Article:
This is a tutorial on functors. It is inspired by the already-excellently written article here.
What is a Functor?
In Haskell, there is a Functor type class. If a type is an instance of the Functor class, it is essentially a container type that adds context to any value.
The Functor class is defined as follows:
. That looks a bit weird, so I will rewrite it:
. So, for a container type to be a real Functor, it has to be able to take in a function, and be able to modify the value contained inside itself without changing the context. This is extremely useful. Let’s look at some functors.
The List Functor
Imagine you have a list with some numbers in it:
xs = [1, 2, 3]. Also
imagine you already wrote this function below:
. Now, you’d like to use
makeStatement on the list
xs, which has a
[Int], so that every
Int inside the list gets transformed
makeStatement. Thankfully, List already has an instance
of the Functor class, so we can do it like this:
. Though, since List defines
fmap with a shorter-named
map, we can
map instead of
fmap to save ourselves a keystroke.1
While we’re at it, we might as well drop the
xs because it’s
This is immensely useful. Without the Functor class, you’d have to use
pattern matching to manually extract the values contained in the list
first before applying functions on them. Imagine a sophisticated,
recursive binary tree with millions of elements — as long as the
container type has an instance for Functor, you can just use a
fmap to universally apply the function at hand to every
single element inside the tree (and rest assured that the context for
all the individual values and their interrelationships remain untouched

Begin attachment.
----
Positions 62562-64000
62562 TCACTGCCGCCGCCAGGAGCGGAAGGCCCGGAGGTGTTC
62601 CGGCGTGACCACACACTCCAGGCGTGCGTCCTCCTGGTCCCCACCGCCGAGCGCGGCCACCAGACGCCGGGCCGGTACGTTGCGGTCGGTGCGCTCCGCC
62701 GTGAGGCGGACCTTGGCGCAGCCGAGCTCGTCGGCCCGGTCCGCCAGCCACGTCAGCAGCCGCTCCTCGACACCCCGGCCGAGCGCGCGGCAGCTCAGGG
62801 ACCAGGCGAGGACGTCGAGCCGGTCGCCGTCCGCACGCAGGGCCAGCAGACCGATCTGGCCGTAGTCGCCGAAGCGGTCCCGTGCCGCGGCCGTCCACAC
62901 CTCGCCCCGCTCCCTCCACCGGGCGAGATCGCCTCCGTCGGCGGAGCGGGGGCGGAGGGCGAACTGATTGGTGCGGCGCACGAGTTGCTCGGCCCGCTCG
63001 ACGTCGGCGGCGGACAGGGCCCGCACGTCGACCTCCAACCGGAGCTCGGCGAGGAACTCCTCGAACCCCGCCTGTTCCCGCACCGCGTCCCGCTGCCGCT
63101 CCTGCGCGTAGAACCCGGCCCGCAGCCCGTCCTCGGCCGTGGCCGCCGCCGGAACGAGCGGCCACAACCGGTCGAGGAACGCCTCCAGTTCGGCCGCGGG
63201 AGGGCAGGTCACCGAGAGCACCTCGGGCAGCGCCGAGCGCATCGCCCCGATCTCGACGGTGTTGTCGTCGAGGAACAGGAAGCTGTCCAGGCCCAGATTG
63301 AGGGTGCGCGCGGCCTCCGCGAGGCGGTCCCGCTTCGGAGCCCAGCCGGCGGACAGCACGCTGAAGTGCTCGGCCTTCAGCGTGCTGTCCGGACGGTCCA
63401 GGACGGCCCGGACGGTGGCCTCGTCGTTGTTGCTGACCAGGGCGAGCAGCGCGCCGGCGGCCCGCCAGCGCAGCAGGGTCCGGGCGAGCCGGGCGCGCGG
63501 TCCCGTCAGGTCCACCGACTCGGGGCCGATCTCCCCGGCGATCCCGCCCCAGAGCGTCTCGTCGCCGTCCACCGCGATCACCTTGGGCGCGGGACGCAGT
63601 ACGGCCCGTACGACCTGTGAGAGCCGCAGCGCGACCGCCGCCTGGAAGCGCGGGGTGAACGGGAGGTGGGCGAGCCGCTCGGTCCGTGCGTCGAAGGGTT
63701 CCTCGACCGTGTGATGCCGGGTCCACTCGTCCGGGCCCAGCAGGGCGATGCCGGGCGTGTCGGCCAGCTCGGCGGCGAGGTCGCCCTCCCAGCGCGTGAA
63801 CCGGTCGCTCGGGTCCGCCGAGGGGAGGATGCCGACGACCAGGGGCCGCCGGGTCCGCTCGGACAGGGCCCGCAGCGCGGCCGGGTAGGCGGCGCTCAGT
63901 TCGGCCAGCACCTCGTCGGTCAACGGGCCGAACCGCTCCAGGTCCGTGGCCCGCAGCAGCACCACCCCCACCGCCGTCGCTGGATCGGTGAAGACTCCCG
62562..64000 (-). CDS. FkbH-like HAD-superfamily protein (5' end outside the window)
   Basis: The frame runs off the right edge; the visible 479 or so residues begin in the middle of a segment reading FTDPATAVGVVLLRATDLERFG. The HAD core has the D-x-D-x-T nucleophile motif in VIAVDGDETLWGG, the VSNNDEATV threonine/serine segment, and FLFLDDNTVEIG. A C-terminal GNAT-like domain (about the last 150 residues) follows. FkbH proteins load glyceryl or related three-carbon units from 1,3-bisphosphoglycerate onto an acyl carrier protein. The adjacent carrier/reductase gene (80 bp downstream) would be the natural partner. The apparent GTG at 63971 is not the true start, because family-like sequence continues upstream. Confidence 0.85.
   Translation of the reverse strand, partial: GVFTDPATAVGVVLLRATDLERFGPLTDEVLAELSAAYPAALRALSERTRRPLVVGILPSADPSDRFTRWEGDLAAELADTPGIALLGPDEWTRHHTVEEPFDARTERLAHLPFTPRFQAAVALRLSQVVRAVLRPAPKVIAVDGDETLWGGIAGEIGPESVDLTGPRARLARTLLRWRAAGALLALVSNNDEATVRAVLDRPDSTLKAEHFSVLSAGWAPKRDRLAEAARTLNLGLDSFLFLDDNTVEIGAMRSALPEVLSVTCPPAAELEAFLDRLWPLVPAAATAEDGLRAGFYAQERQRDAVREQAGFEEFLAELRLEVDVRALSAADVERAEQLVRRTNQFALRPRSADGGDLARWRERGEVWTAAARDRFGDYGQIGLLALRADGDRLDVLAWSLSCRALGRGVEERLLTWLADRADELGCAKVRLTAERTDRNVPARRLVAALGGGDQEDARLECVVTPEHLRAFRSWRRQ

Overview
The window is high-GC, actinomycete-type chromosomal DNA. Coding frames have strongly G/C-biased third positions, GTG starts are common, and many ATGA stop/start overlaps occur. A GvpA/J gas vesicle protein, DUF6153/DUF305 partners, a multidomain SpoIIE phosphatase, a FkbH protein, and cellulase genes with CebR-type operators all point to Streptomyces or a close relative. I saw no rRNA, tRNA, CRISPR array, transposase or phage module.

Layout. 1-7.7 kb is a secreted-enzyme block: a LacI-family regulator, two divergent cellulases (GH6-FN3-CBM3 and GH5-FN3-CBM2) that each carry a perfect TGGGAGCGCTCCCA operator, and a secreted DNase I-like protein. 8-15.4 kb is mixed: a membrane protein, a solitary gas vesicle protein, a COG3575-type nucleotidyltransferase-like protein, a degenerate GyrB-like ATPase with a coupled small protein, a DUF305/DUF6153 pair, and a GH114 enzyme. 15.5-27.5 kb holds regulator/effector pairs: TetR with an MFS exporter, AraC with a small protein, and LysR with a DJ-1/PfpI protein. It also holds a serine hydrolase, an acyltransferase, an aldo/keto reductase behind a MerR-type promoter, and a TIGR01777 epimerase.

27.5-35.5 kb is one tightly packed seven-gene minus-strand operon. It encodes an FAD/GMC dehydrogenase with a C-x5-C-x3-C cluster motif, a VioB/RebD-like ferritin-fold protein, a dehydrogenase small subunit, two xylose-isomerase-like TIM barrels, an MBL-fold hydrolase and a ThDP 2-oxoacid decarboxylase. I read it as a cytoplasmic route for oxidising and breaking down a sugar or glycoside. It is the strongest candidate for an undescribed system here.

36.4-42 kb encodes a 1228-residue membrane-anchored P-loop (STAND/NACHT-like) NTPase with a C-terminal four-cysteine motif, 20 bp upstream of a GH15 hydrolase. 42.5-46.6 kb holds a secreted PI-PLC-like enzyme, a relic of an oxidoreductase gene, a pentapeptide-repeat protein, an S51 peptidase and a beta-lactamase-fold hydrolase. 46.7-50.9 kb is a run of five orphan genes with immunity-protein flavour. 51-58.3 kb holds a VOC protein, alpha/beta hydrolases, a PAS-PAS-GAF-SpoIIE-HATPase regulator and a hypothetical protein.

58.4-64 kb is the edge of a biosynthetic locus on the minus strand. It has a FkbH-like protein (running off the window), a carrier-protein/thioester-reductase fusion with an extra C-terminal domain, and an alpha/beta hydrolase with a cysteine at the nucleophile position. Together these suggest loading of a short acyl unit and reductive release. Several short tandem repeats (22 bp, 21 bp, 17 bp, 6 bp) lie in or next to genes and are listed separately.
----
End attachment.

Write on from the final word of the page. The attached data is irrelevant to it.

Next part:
— a win win!).
For empty lists, You can still pass along a function with
them, but nothing will happen because they are empty (that is, there are
no values inside to modify with the function).
The Maybe Functor
Let’s look at the Maybe type just to prove that they are also functors.
Maybe is a container, except that it can only contain just 1 element
(unlike List which can hold multiple elements). Maybe has two
Nothing; you can use
Just to put a value
into the Maybe type, like how you can use the
(:) function to put
a single item into a list. Alternatively, you can use
denote the empty Maybe container (like
 for lists).
fmap on an empty container will return the empty
The Tuple Functor?
You might be wondering — what about tuples? Well, because tuples hold
different types in a single container, it is impossible to implement
fmap for it. Recall the type signature required for
. Notice that the container must contain a single type
tuples by their nature have arbitrary numbers of different types (they
have apples and oranges in them already). This is the reason why we
don’t (and can’t) have an
fmap function for tuples.
Functors are awesome. If you ever define your own custom container type, be sure to make an instance for Functor to make life easy for everyone.
I imagine other types’
fmapimplementation will have longer names, which would encourage you to just use the universal, 4-letter